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Why the death toll in Puerto Rico matters

Paulina Velasco Jun 1, 2018
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People march to protest pension cuts, school closures and slow hurricane recovery efforts in San Juan, Puerto Rico in May.
RICARDO ARDUENGO/AFP/Getty Images

This week, a Harvard study published in the New England Journal of Medicine estimated that at least 4,645 deaths in Puerto Rico were related to Hurricane Maria and its devastation of the U.S. territory. That’s 70 times higher than official estimates. The death toll has been emotionally devastating; the Marketplace Weekend team has spent a lot of time reporting from Puerto Rico and talking to the U.S. citizens struggling with the aftermath of Maria.

It’s also important to have accurate numbers of the impact of Maria because the island needs to prepare for the hurricane season that begins today. Maria was eight months ago, and recovery on the island is still slow and uneven. Thousands of residents still don’t have electricity and are turning to solar energy to power their homes. 

Edwin Melendez, the director of the Center for Puerto Rican Studies at The City University of New York, shares why he thinks data on Puerto Rico is more important than ever.

Puerto Rico already lacks publicly available information

“Unfortunately, not all the surveys that are conducted in the U.S. are conducted down in Puerto Rico. That’s one area where the federal government can intervene. For example, there is no accounting of the cost of transportation in Puerto Rico. It’s private information. There is a monopoly. And those are things that should be public; it’s public data. And you go down the line: whether it’s consumer information, whether it’s government expenditures. And there are too many areas that are lacking that data collection.”

It’s hard to know who’s in charge — and whom to hold accountable

“Puerto Rico is a territory; they don’t have sovereign powers to change some of the laws that Congress enacts, and therefore [governing authority] has to be shared. And the local government has certain latitude, but decision-making in Puerto Rico is too much top-down. I think we need to encourage more grassroots participation and empowering communities to solve their own problems. Otherwise we’re going to continue seeing what’s happening, you know, people are migrating out of the island. There is a lot of increased poverty, more isolated communities up in the hills. And those are the areas, for example, that are still lacking electricity in many, many parts of the island.”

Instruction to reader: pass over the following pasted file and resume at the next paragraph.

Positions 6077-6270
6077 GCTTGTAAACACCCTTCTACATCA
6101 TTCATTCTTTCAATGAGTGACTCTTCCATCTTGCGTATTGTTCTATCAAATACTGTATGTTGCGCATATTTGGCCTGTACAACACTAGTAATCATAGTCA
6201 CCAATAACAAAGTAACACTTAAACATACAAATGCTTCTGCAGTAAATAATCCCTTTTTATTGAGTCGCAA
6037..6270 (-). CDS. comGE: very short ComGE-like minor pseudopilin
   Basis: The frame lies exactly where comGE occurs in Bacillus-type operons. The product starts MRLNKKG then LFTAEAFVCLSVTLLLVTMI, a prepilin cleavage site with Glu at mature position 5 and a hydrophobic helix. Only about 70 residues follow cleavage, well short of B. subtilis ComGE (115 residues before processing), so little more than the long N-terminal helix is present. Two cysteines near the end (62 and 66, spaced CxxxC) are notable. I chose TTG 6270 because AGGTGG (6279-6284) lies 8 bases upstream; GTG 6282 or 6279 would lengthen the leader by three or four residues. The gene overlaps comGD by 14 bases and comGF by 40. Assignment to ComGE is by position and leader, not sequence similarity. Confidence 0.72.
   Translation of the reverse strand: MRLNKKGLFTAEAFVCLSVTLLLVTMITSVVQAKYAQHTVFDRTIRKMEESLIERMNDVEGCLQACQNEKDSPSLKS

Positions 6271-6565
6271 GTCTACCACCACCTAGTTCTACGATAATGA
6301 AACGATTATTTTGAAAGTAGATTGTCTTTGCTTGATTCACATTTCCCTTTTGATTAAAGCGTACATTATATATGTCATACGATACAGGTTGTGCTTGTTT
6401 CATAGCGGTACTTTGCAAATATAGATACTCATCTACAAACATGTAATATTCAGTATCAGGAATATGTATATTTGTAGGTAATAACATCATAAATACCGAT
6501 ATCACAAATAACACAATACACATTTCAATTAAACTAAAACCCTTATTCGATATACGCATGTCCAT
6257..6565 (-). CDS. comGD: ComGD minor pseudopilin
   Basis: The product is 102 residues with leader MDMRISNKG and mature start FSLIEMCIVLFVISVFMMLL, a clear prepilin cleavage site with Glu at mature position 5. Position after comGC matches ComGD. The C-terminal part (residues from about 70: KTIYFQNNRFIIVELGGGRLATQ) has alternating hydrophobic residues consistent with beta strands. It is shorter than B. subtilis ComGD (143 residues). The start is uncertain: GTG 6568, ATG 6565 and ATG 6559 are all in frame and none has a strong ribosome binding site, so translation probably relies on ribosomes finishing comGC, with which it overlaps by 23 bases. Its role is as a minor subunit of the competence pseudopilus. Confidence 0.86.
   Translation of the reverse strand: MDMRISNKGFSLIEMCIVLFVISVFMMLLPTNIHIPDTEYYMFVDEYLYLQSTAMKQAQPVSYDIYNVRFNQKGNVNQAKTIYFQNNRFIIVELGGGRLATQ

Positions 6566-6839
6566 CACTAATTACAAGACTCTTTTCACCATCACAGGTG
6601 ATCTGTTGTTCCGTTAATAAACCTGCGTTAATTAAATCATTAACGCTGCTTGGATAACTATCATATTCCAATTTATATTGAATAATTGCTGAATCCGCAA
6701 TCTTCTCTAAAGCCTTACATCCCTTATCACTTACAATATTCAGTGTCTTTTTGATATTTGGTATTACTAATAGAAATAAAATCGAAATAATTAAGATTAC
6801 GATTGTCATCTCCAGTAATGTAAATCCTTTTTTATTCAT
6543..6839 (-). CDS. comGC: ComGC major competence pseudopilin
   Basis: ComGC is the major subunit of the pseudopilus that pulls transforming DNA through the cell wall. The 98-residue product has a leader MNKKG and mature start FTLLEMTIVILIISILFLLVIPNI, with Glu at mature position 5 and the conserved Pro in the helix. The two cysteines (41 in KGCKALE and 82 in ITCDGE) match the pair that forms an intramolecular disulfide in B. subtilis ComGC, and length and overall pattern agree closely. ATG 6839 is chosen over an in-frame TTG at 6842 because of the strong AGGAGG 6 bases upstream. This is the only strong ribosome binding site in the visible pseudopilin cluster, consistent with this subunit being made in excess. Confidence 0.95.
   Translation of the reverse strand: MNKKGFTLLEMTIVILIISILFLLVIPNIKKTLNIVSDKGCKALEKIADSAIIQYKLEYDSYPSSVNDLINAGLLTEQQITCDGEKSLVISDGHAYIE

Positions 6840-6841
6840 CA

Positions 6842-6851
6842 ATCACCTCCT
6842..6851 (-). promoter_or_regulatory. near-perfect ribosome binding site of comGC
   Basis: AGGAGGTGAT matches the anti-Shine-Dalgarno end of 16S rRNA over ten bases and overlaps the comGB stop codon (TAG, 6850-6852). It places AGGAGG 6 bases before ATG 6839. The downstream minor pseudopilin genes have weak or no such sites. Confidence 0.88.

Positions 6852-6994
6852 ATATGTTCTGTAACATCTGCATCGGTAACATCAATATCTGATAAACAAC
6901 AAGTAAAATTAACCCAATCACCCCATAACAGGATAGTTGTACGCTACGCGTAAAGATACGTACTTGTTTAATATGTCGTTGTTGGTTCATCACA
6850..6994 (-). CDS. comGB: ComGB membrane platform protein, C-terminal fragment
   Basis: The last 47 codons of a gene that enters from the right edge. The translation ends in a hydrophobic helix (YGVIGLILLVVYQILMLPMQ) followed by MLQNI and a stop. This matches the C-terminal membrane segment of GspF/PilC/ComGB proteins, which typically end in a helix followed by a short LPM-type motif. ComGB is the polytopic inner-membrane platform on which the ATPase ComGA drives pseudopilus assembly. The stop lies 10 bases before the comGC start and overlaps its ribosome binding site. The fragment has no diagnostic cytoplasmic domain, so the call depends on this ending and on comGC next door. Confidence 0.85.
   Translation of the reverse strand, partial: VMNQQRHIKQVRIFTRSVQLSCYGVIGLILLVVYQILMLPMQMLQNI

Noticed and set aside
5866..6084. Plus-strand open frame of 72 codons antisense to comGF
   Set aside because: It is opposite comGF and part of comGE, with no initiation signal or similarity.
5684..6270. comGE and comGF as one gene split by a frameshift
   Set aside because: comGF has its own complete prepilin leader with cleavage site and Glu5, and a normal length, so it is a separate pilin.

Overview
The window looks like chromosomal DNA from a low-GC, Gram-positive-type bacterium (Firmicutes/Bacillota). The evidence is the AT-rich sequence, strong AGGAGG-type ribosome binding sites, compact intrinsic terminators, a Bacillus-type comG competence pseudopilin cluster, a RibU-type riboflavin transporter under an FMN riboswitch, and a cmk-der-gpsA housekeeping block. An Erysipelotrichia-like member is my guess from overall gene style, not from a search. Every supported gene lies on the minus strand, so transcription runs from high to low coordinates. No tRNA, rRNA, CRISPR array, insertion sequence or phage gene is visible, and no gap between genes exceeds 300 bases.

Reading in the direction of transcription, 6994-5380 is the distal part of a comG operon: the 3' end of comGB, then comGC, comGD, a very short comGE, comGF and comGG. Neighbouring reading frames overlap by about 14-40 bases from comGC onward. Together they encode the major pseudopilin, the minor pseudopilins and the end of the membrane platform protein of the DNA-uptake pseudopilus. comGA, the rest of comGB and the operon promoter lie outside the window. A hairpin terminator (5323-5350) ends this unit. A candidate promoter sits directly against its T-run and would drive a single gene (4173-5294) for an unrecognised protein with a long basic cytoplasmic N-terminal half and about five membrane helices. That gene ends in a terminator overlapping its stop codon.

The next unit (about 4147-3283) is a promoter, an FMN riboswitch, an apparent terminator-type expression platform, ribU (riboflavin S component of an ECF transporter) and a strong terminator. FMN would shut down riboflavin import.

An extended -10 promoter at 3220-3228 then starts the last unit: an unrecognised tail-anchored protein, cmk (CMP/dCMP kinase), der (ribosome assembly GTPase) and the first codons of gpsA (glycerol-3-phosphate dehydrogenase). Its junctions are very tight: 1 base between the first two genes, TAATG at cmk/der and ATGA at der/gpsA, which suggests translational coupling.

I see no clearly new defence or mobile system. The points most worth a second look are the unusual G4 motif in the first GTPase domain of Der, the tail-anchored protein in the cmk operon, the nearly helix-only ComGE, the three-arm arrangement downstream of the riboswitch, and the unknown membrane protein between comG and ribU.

New data will help people be better prepared …

“The problem is that to begin with, the number of dead were undercounted. And I hope that now, after that shock, people are more aware of this. And whether the local authorities or the federal government are taking a more proactive role in planning for the next storm season, I think the consciousness of people, for example, a lot of attitudes have changed. Before, people were very skeptical about solar energy and water filters. You know, you name it, they were really [saying] ‘What do we need that for?’ Now, when you talk to people, it’s exactly the opposite. I think increasing transparency will bring increased accountability. And I think it’s all for good.”

… but there still doesn’t seem to be an islandwide preparedness plan

“I worry that [after Maria] the federal aid took a little bit of time to get there. Even troops on the ground took a while to get there. The local response was also problematic. To this day, I haven’t seen a comprehensive preparedness plan. I know one was commissioned; it’s sort of a secret, no one knows, but it’s certainly not being published or revealed. There is no public comment period. So if there is a plan going on, it’s certainly not evident to people who worry about that — you know, the community leadership, and the elected officials and so many other people.

To hear the full  interview, click on the audio player above.

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